My Opinion on Free Books

As an indie author, should you give your work away?

I see this topic a lot and everyone has an opinion. Anyone who has been following along with my blog knows I’ve had Darkness Falling up for free twice; once on Black Friday and once to celebrate the new year.

That means I’m in the “yes” side of the category. I have a few reasons I’d like to share.

1)      No one knows who I am

Okay, this is pretty obvious. I’m not Stephen King or J. K. Rowling. Not many people are in that bracket of “if you say this name to someone who doesn’t read, they’ll know who you’re talking about.”

I’m also not a high ranking indie author. My book has never been number one. When I type R. R. Willica into the Amazon search it says “Did you mean….?” and gives me another author’s name.

That’s fine. I prepared myself for this reality before I published.

Several years ago, I went through a dream impeding crisis when I learned that only one out of ever one-hundred and fifty thousand fantasy authors gets published.

1 in 150,000.

If you put all the genres together, I wouldn’t be surprised to learn that there are well over one million new authors every year. That’s not counting the authors who have already published at least once.

Consider how many times you say to someone “I’m a writer” and they come back with “I’m going to write a book, too!” It can be an annoying response, but it isn’t necessarily false.

When being picked up by a publishing house, the author has the benefit of the marketing campaign, launch parties, book signings, interviews with magazines, professional reviews, the prominent display in bookstores, and eventually sitting on a shelf to wait.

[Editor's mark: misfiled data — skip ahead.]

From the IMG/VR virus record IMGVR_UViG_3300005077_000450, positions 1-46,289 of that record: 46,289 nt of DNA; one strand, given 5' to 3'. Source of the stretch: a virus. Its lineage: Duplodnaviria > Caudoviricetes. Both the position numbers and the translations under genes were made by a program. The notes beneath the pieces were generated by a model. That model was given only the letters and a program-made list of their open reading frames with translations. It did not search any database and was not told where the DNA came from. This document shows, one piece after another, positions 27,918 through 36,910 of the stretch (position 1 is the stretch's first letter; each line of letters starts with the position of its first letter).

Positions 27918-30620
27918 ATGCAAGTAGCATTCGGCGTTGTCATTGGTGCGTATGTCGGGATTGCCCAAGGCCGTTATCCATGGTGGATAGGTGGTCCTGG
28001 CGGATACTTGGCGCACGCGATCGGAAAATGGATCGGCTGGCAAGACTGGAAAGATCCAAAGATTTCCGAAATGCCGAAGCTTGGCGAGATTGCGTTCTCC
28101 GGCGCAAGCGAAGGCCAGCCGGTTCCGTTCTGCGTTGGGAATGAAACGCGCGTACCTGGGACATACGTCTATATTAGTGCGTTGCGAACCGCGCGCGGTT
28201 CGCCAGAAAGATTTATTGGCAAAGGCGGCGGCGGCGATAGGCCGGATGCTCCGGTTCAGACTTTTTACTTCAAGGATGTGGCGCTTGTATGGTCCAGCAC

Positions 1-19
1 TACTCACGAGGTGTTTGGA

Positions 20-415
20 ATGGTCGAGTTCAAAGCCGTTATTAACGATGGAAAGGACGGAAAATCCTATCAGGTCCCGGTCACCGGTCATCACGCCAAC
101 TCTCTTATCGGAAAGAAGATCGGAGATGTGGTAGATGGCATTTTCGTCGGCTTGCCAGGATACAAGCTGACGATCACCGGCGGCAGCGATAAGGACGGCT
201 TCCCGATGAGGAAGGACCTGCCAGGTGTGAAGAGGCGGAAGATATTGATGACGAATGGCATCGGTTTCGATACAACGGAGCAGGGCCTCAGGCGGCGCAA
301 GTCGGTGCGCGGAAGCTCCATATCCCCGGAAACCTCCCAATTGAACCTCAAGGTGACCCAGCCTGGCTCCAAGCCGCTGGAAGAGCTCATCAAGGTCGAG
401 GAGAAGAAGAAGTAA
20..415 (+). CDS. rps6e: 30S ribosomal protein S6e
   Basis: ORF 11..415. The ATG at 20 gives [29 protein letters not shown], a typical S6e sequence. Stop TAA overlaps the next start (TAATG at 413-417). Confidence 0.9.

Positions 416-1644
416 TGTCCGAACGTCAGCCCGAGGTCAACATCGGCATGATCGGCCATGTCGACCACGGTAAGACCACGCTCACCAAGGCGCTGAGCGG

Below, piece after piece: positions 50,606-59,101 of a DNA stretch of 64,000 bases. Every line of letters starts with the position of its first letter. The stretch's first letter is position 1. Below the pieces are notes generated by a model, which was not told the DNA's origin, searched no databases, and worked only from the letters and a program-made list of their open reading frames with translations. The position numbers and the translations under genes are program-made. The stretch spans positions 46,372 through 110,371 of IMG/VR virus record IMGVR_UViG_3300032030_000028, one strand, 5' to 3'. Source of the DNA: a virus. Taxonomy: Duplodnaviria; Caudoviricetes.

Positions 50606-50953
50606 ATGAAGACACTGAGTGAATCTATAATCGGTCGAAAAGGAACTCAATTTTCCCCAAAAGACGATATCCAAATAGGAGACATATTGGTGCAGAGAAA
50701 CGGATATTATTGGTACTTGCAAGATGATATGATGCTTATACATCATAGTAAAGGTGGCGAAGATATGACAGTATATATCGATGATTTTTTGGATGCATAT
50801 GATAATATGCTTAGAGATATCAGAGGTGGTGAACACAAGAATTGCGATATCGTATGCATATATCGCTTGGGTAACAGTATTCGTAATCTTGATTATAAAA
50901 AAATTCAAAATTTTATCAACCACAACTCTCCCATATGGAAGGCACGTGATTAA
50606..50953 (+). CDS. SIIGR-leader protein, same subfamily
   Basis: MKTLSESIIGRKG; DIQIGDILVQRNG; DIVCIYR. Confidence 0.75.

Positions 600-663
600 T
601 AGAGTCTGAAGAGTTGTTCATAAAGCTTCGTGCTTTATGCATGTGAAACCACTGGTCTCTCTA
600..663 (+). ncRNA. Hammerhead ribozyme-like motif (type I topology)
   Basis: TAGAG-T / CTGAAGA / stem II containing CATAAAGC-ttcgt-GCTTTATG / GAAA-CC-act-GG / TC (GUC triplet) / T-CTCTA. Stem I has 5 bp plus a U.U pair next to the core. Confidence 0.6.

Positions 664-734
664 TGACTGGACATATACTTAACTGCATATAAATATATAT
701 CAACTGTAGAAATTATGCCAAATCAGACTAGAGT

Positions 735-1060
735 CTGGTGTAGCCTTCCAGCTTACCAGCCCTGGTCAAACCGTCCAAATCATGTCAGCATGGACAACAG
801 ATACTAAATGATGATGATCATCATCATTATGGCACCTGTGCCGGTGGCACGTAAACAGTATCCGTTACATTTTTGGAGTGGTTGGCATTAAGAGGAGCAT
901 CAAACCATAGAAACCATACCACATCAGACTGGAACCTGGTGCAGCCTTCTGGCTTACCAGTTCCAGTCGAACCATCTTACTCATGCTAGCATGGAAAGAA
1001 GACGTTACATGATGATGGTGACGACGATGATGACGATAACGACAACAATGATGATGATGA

Only 200 books may fit in the fantasy section of your local bookshop.

Right now in the dystopian niche of Amazon’s Science Fiction section, Darkness Falling is number 3,249. That’s only counting how far I have to climb to number one and not those with a higher number.

Even if a publisher’s marketing campaigns don’t work out, your book on a bookshelf in a bookstore has a greater chance of being seen than your book on a website.

Don’t forget that sitting in a bookshop has another advantage. The shoppers already know that someone must have liked your book or it wouldn’t be there. This is a badge of approval we independent authors do not have. Until we get reviews, we’re just another questionable book cover in a sea of questionable book covers. Even when we get reviews, they are held as suspect until there are enough of them to prove it isn’t just your mom or best friend helping you out.

The more opportunities you have to give your book to a stranger is key. Even if they don’t leave a review they might tell a friend. If someone likes your book they will talk about it, even if you don’t know they are talking.

2)      Free books are not a new thing

I don’t have a lot of money for books. It’s the reality I live in. One upon a time I did and I had many, many books that I purchased. Today, I don’t have that luxury. There is a place I can always go to get books for free

You guessed it, you’re local library.                                     

Now, wait, the library had to buy those books. That’s true. The library may purchase one or two copies (or more depending on the popularity of the author,) but that’s still just one sale. That one sale could result in a single book being read ten times, one hundred times, or even one thousand times.

An author can count those as “lost sales” just as easily as I could count my free books as lost sales. You can count them as hard work given away for nothing. The point of writing a book is for people to read it. Yes, I want to make money and live as a writer, but once again that’s not going to happen unless I have fans. There will be no fans if there are no readers.

If you go to a library you won’t find my book. Hopefully someday you can. Until then, I can chose to give my book away for free, and hopefully it falls into the hands of someone who wanted to read it but didn’t have the money.

3)      I download free books (and review them)